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It could be argued that in the 50s, 60s and 70s a British war film wasn't a proper British war film if Anton Diffring wasn't playing one of the Nazis
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Old 07-01-2013, 18:37
Staffsyeoman
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CGI...can be seen as advancement in films or a backward step! Lawrence of Arabia was obviously made pre CGI, and if CGI had been around then, would not have been such an impressive film to watch

The Dams in The Dambusters I assumed used matt photography, imposing a scene of 'raging water' over the top of a breaking dam...................still a bloody good film though, .then there is ICE COLD IN ALEX ...Brill .....and Sylvia Syms
Laughably bad? For 1955? That's why it was nominated for an Oscar for Best Effects. Of course it looks hokey now - you've had 55 years of progress. Oh, and by the way. The bad black blobs for the bombs was because in 1955, UPKEEP was still classified SECRET.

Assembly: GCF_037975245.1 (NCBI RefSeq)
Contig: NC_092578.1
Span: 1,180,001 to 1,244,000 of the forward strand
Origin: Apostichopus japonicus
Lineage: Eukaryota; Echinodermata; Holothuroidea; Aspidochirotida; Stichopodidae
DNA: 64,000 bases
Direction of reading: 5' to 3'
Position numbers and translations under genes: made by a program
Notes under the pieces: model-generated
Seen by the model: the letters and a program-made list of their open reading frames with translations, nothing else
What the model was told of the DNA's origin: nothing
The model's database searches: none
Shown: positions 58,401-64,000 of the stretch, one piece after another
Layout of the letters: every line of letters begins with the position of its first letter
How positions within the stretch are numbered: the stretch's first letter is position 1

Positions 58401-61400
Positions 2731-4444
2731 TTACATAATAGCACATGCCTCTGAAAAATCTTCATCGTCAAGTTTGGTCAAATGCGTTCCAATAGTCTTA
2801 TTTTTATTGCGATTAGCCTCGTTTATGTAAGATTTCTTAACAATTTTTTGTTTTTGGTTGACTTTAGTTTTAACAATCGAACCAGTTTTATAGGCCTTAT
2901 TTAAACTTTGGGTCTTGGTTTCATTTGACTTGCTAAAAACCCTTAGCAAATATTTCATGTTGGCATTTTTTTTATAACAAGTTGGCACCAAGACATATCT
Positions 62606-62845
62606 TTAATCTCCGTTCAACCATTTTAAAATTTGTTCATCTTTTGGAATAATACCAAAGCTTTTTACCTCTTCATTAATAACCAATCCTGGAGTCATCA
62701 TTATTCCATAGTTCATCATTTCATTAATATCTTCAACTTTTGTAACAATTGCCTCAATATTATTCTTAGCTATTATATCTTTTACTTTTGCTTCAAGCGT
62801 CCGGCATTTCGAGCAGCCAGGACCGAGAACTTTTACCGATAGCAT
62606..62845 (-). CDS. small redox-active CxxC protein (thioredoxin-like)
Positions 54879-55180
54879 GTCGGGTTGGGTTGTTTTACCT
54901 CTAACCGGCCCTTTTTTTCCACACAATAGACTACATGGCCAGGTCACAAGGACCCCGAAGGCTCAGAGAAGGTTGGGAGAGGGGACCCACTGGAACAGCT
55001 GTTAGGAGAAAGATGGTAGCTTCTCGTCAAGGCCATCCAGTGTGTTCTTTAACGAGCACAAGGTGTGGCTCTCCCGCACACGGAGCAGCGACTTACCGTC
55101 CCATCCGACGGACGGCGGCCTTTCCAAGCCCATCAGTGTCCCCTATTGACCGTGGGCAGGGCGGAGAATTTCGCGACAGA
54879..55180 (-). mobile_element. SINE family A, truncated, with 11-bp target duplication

I thought Heffer over-egged it in places, but it was honest of him to point out that the films were being derided at the time. I just can't agree with his view of the status of Dunkirk though - it is very, very creaky.
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Old 07-01-2013, 19:09
Doghouse Riley
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CGI...can be seen as advancement in films or a backward step! Lawrence of Arabia was obviously made pre CGI, and if CGI had been around then, would not have been such an impressive film to watch

The Dams in The Dambusters I assumed used matt photography, imposing a scene of 'raging water' over the top of a breaking dam...................still a bloody good film though, .then there is ICE COLD IN ALEX ...Brill .....and Sylvia Syms
She's told the story of the Carlesbergs before in another documentary. Or some of this is old footage.

She certainly was a looker in her day.
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Old 07-01-2013, 19:26
Rodney McKay
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The Cruel Sea; seen that a few times.I found a well worn copy of the book which has more in it then the film,but the early dialogue is the same so as I started to read,I could hear Jack Hawkins and Donald Sinden speaking the words which really brought the book alive.
The British war films of the 50's have much more realism and quality to them than the gung ho dross Hollywood churned out.
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Old 07-01-2013, 19:27
Rodney McKay
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She's told the story of the Carlesbergs before in another documentary. Or some of this is old footage.

She certainly was a looker in her day.